Gut-Grabbing Messages: What Makes an Impression?
Other services do lend themselves to a more lighthearted approach – such as wellness services and obstetrics care, Stamp says. Others warrant serious message in order to maintain credibility in the eyes of viewers.
"Fear is a very powerful emotion, but it is dangerous to use in healthcare advertising because it has the potential to cause people to just shut out the unpleasant message," he says. "Anti-smoking campaigns are an excellent example of where there is a fine-line between a compelling message and one that causes people to tune out."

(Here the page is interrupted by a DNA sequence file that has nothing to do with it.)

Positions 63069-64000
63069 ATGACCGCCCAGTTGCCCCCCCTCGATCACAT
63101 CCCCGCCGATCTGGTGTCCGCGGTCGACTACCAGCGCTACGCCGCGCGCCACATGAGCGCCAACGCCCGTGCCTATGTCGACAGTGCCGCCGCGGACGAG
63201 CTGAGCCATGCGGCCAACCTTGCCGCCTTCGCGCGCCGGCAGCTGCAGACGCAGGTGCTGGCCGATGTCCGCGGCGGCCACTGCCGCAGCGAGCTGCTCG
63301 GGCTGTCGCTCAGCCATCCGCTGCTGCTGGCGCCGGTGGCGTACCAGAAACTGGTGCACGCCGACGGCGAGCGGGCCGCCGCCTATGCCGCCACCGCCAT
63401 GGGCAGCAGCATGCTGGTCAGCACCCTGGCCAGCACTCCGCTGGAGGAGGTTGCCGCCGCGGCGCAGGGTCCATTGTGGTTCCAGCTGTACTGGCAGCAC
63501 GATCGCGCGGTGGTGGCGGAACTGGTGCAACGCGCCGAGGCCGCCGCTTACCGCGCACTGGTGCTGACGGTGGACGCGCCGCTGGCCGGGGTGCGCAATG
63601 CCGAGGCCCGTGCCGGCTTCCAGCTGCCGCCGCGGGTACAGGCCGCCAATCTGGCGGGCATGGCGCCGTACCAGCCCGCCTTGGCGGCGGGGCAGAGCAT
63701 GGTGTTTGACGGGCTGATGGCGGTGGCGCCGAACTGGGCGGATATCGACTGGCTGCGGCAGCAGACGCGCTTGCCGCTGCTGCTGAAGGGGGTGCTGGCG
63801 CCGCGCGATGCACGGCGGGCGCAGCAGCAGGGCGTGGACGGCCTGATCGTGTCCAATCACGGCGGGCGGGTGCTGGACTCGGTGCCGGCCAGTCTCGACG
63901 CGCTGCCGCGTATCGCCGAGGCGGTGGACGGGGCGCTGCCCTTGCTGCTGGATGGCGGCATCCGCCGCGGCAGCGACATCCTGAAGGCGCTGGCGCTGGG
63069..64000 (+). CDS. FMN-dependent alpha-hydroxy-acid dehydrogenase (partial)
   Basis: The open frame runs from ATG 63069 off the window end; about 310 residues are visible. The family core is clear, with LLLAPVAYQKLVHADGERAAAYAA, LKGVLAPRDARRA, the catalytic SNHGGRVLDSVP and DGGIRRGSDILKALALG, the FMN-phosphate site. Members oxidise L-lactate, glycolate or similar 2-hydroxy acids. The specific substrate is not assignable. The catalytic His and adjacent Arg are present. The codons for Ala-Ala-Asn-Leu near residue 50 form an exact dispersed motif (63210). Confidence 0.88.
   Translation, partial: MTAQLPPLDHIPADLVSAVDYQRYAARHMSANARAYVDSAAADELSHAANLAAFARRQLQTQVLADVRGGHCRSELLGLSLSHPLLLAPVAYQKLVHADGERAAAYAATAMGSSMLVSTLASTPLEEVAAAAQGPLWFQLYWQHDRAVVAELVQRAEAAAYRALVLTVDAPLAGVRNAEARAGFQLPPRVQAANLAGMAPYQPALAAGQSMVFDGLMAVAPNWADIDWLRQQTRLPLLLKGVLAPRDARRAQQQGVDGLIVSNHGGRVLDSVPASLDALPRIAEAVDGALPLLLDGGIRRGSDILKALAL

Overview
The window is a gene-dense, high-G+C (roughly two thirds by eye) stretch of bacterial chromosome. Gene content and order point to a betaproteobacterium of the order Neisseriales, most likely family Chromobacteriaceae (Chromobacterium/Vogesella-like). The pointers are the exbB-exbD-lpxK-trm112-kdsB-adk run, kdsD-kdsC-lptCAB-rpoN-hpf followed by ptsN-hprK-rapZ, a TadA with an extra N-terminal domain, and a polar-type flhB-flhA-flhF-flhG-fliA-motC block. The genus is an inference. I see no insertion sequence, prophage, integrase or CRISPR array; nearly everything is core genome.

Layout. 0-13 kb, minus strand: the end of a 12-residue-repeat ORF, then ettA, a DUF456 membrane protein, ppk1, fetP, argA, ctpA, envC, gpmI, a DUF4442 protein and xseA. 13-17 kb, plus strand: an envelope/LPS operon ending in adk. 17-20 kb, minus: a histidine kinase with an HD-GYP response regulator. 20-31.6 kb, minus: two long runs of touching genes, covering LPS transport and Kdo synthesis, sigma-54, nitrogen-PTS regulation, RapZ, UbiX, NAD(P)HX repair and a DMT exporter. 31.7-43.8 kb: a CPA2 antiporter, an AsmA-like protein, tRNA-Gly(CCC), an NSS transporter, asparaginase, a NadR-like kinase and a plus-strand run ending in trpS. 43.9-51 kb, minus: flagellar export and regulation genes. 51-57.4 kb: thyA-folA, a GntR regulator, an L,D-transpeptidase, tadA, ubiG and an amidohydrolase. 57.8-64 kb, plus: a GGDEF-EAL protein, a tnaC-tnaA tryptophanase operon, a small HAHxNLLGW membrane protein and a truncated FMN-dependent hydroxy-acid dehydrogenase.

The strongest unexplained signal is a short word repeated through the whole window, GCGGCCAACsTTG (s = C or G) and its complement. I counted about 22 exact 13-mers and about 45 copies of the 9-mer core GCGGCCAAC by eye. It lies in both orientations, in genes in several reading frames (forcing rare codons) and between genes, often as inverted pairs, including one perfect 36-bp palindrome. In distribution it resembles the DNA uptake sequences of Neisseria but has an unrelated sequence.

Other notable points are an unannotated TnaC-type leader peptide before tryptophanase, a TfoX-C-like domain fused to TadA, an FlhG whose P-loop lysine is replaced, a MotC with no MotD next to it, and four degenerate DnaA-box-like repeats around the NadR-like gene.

"More positive approaches from smoking-cessation programs and pharmaceuticals that emphasize the message, 'We can help you kick this habit' generally have been more successful than ones that simply use scare tactics."
The most successful campaigns do play off the emotions of patients without crossing the line of being overly dramatic or trivializing the issue by being overly positive.
Questions? Comments? Story ideas? Anna Webster, Online Content Coordinator for HealthLeaders Media, can be reached at email@example.com.
Follow Anna Webster on Twitter
- mHealth Tackles Readmissions
- CNO Leads $1M Charge for New Scrubs, Uniforms
- 'Kafkaesque' Value System Unfairly Penalizes Doctor Pay
- Targeting Self-Insured Populations
- MA an Insurance Proving Ground for Providers
- Sharp HealthCare Leaves Pioneer ACO Program
- Some Cancer Hospitals' Quality Data Will Soon Be Public
- Docs Fret as HHS Addresses Malpractice Reporting 'Loopholes'
- Proton Beam Therapy Poised for Growth in US
- Half of All Primary Care, Internal Medicine Jobs Unfilled in 2013